And, if you intend to drive to and from uni, you may have to pay some fairly exorbitant parking fees. What’s more, if you need to travel via freeways or through the city, prepare yourself for tolls, traffic, frequent delays, roadworks, traffic, detours… and did I mention traffic?

If your dream course happens to be a two hour journey away, don’t stress! Barriers of distance can be overcome, even if that means finding ways to keep yourself occupied for those four hours a day you spend travelling.  But if the only thing distinguishing one uni from another is distance, consider how willing you are to bridge those gaps, and if in doubt, choose the one that’s closer. Obviously the very specific degrees that are only offered at specific locations are an exception here. For those just looking for general ‘Science’ or ‘Arts’ courses though, you can afford to factor in travel times to your decision making.


3. The ‘feel’ of the campus

…before you laugh it off, I would seriously recommend thinking about whether or not you like being on campus at a particular uni. Because if you’re wandering around and you find the environment deathly, drearily, depressingly dull, then you can be seriously demotivated, even to the point of having deleterious effects on your studies. I know I never would’ve survived in a hellish concrete jungle – I need my outdoor spaces with pretty trees and quaint libraries full of wonderful books.

And whilst I’m not advocating you base your decision on architecture or ambiance alone, I do think it’s good to ‘get to know’ a university environment before you commit to studying there.

Open Days are designed with this philosophy in mind, and are a great opportunity to expose yourself to the different aspects of campus life (including the more social side of uni, like clubs and societies) as well as collect more info on courses and classes. But if you want to know what it’s really like, (i.e. when there aren’t thousands of Year 11’s and 12’s wandering around,) go in on a different day. The next time you’ve got a day off school (that’s not a public holiday) head over to a campus or two and just wander around. Unlike high schools where strangers can’t just mosey about whenever they like, universities are more like public spaces, so you are absolutely allowed to walk about, grab lunch, and get a feel for the place. You’re not really allowed to sit in on lectures, and you may find some buildings off limits, but in general, libraries, cafes, and the grounds will be open for your perusal. If you know a friend studying at that campus, you could even get them to give you a guided tour one day. Hopefully, that’ll give you a better sense of what the environment is like, and whether such things will matter to you when choosing universities.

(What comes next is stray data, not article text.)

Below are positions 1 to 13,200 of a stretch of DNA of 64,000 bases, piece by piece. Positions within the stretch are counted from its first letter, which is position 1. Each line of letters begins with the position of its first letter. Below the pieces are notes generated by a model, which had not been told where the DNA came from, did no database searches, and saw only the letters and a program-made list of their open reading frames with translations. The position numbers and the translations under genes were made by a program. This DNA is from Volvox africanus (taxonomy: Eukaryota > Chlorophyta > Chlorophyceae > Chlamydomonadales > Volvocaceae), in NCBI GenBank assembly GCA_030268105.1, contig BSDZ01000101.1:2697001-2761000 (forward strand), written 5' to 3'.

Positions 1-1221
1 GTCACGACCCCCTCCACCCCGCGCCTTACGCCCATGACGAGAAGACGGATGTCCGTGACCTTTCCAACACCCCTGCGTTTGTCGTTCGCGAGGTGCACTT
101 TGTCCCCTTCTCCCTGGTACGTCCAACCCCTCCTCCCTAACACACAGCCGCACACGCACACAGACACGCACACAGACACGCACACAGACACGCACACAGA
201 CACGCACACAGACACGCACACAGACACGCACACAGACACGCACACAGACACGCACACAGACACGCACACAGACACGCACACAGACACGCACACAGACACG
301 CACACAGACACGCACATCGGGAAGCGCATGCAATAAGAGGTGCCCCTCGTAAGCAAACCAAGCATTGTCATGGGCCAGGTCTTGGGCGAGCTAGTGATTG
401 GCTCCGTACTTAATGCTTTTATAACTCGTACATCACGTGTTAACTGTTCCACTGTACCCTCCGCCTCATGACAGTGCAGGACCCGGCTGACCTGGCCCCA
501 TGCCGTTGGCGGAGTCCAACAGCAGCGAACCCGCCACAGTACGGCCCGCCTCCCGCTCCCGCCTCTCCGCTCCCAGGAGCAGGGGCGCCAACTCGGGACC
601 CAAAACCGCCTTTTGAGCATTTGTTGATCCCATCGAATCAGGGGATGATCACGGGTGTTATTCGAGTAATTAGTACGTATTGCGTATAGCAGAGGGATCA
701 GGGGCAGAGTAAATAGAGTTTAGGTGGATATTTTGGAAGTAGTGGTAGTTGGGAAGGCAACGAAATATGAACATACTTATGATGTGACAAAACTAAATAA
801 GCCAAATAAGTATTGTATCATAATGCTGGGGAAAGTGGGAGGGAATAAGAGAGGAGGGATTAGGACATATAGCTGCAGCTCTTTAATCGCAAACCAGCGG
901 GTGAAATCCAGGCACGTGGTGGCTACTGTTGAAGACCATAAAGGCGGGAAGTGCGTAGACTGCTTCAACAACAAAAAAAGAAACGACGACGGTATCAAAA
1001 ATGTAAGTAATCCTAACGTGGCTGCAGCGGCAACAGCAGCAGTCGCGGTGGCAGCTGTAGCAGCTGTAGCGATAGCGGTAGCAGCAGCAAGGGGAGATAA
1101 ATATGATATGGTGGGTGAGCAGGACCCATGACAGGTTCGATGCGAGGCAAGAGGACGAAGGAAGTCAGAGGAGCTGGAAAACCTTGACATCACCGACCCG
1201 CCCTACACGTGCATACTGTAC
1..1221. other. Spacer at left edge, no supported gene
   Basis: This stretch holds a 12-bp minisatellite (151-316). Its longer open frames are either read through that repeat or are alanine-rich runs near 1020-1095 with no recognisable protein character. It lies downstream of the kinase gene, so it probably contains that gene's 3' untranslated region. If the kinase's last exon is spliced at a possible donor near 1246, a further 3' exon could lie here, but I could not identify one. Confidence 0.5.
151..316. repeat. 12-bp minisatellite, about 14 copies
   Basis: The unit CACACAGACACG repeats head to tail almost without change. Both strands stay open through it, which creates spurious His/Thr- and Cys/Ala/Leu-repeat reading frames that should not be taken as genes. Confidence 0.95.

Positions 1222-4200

Alternate options?

Having said all that, the assumption that all Year 12 students with decent scores must go on to tertiary degrees at particular institutions is far from true. Nowadays, a higher percentage than ever of Year 12 graduates are seeking alternate pathways when it comes to choosing universities. For some, this involves specialised TAFE courses that get them into the job market quicker than an extensive three-four year uni degree. (And as someone who used to join in on the jovial point-and-laugh at the VCAL/TAFE kids game in my early high school years, I was eating my words when my TAFE friend became a qualified pilot after only two years of study. It should never be thought of as a pathway for “those who can’t handle VCE/uni” – TAFE courses are basically unparalleled when it comes to certain professions!) For others, this may involve taking a gap year to travel or work.

Some people will also find themselves in a position where they want or need to transfer out of their course and into a different one. Again, this is also increasingly common, and many institutions cater for students who find themselves in these situations. At uni, there will be designated advice centres (kind of like your careers advisers at school) who will take you through the process of transferring between courses – and that applies to internal transfers (from Commerce at Monash to Science at Monash) and external transfers (from Arts at Melbourne to Arts at Monash), and even to interstate transfers (from Science at Melbourne to Science at UNSW).

So although you’ll be making some potentially important decisions over the next couple of months, please don’t feel as though you’re locking yourself into a career path you’ll be stuck in for life. You’re not expected to know exactly who you want to be or what you want to do just yet. If you do, that’s great! (And I’m jealous of you.) But for anyone whose stressing about the process of choosing universities, rest assured that there are many pathways for people like you, and that there’s very little to stop you from getting where you want to be if you’re prepared to seek out these pathways.